This is a selection of websites and web applications using MathJax — showcasing some interesting examples that may serve as inspiration.

An extended list is available here. If your website or application uses MathJax, and you would like to be added, please contact us. It is still only a small fraction of all the websites and platforms using MathJax.

### Websites

- Khan Academy (example), videos and exercises for math e-learning
- math.stackexchange (example), Q&A platform from the makers of StackOverflow.
- MathSciNet, the database of mathematical reviews from the AMS.
- OpenStudy OCW Scholar(example), discussion platform for MIT OpenCourseWare
- Elsevier’s Article of the Future, next generation prototype of scholarly articles.
- CERN document server (example) for the world’s largest particle physics laboratory.
- Connexions (example), one of the leading repositories of open educational resources.
- SklogWiki, a MediaWiki about thermodynamics and statistical mechanics
- Interactive Mathematics, a site of interactive math lessons using Asciimath-input.
- Particle Data group uses MathJax for their repository for particle physics data.

**Web Applications**

- Inkling Habitat, a web-based publishing platform.
- StackEdit, a versatile markdown+MathJax editor using Stack Exchange’s PageDown library.
- Mathics, an online computer algebra system using MathJax
- numbas opensource, SCORM-compliant e-assessment system.
- Mathbin (math-aware paste-board site)
- MathB.in (another math-aware paste-board site)
- Fidus Writer, an web based editor for collaborative academic writing.
- MathIM a chat webapp using MathJax, source on github.
- jaxedit (on-line LaTeX editor with live preview)
- Web Equation, converting handwriting to LaTeX and MathML.
- XplicitMath, solving math problems and rendering solutions in real time.
- Derivative Calculator and Integral Calculator, combining MathJax with Maxima.

sage also

I don’t see Wikipedia listed here…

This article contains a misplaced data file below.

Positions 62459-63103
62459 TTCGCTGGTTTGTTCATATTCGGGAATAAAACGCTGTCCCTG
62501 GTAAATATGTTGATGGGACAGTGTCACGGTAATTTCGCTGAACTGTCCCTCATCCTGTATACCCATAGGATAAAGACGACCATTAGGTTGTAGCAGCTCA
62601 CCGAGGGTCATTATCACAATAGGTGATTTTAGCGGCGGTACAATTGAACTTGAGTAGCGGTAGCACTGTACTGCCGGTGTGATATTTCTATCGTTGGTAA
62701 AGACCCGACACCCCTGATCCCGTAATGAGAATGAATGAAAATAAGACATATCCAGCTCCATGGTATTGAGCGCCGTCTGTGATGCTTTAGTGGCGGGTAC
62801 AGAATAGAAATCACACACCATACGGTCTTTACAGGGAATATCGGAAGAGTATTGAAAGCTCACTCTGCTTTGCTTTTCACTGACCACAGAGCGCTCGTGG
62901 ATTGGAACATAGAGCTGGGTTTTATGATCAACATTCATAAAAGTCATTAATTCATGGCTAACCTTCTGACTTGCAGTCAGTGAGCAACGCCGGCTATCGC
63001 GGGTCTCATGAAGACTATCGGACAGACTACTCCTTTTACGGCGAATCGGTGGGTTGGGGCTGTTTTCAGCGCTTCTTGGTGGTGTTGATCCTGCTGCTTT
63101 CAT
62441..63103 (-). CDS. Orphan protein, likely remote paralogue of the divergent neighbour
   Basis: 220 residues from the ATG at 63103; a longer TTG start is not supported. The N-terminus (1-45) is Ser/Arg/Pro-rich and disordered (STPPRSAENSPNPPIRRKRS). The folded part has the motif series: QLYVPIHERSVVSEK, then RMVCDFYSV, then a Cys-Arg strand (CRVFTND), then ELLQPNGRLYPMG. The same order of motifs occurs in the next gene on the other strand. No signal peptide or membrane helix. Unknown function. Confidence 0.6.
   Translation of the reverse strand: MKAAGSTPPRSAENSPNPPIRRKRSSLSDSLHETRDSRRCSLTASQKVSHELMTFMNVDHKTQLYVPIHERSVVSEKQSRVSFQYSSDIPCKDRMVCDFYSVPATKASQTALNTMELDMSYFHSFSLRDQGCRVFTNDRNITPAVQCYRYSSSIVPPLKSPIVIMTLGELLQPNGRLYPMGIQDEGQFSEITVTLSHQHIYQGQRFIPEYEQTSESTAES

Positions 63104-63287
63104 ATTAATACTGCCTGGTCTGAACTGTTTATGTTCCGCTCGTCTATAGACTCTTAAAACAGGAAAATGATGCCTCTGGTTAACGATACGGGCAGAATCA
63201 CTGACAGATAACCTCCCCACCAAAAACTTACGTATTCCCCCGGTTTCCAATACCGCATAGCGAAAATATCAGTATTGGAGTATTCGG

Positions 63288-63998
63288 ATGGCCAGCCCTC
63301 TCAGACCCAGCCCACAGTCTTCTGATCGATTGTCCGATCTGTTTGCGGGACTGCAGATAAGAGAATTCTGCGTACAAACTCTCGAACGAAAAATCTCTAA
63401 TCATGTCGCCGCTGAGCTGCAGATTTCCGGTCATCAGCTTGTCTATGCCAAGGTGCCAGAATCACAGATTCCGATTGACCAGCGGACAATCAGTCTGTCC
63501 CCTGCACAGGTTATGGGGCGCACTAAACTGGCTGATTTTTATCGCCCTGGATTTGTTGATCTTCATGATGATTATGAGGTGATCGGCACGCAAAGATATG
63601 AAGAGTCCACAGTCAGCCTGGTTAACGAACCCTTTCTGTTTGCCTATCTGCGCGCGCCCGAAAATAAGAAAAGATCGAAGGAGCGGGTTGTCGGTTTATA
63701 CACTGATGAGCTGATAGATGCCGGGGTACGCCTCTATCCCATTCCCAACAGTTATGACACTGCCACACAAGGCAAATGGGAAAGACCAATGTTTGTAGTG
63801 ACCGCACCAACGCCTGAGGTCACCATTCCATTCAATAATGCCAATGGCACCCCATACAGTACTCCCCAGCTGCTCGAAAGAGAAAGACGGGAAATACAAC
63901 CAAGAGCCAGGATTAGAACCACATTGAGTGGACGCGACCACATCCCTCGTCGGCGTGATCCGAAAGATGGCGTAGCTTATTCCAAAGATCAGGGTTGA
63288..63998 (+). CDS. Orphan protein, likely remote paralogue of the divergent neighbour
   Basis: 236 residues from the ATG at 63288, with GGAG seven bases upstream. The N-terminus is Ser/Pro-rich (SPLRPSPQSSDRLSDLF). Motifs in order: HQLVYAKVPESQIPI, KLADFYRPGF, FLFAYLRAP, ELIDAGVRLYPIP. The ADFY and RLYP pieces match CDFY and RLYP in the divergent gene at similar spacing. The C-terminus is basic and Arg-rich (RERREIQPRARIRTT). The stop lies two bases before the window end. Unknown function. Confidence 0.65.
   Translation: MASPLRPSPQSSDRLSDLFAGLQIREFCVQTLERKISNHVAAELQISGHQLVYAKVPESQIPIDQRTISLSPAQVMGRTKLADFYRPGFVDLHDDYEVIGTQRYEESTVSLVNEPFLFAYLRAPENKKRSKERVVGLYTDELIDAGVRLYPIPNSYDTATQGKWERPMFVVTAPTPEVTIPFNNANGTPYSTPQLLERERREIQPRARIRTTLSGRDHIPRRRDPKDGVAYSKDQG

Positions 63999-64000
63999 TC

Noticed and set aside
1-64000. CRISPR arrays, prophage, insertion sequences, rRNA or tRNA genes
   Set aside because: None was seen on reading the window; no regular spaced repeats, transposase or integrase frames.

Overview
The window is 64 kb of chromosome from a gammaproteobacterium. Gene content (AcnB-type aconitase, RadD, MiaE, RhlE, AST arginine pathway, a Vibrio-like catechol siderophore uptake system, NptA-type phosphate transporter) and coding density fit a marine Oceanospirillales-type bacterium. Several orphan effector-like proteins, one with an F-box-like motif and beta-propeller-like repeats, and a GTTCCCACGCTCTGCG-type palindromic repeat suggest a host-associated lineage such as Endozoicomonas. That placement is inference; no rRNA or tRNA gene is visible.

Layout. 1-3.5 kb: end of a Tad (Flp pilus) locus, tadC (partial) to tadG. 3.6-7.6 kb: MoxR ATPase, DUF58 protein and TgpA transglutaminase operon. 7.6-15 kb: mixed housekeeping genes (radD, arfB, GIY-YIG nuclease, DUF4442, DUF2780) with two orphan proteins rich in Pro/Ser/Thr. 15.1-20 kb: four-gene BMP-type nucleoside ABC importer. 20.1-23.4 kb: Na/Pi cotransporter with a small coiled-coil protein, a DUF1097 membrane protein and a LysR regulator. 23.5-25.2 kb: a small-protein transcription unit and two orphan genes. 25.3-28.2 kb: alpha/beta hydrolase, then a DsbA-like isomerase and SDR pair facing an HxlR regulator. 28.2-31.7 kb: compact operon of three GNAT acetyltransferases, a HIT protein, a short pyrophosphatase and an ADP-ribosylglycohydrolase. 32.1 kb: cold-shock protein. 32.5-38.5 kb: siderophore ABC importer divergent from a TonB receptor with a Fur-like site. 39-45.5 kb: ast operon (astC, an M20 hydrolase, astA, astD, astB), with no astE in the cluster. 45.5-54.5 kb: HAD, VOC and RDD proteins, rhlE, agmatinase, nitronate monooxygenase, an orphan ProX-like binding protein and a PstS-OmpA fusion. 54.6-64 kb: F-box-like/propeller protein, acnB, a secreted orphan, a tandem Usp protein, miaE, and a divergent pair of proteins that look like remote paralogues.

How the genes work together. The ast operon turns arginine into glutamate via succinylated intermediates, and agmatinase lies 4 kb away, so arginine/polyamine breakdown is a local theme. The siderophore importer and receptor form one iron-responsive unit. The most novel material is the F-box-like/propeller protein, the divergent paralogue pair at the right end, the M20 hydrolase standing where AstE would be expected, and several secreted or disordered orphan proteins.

Since MathJax is only available to registered users and they have to activate it manually, it was more confusing to include it here. Of course, we’re working on making MathJax the default on Wikipedia.

Any chance reddit will be added to the list?

It’s not up to us if a website starts using MathJax. Of course, we’d love to see Reddit on the list, but probably the reddit community is the best place to rally support for this.

The Particle Data Group (PDG) use this in the pdgLive (beta)

Thanks! Do you have a link to a good example?

Well, I just randomly chose a page.

http://pdg8.lbl.gov/rpp2012v5/pdgLive/Particle.action?node=S035#decayclump_B

Nothing complex, they seem to be using it for particle symbols, relations and values; depending on which page you’re on.

Excellent — thanks!

http://www.dwavesys.com/en/dev-tutorial-intro.html use MathJax. This is a sample page with a formula at the end of section 1. But you can find formulas in other tutorial pages.

Thanks! We have decided to change our policy a while ago. While we will keep a list of links to our early adopters, we have decided to focus on (web)apps, tutorials etc in the future. We do try to give interesting content-focused websites a shout out in our community updates http://www.mathjax.org/mathjax-community-update-2/ and will consider the link you shared.

Regards,

The MathJax team.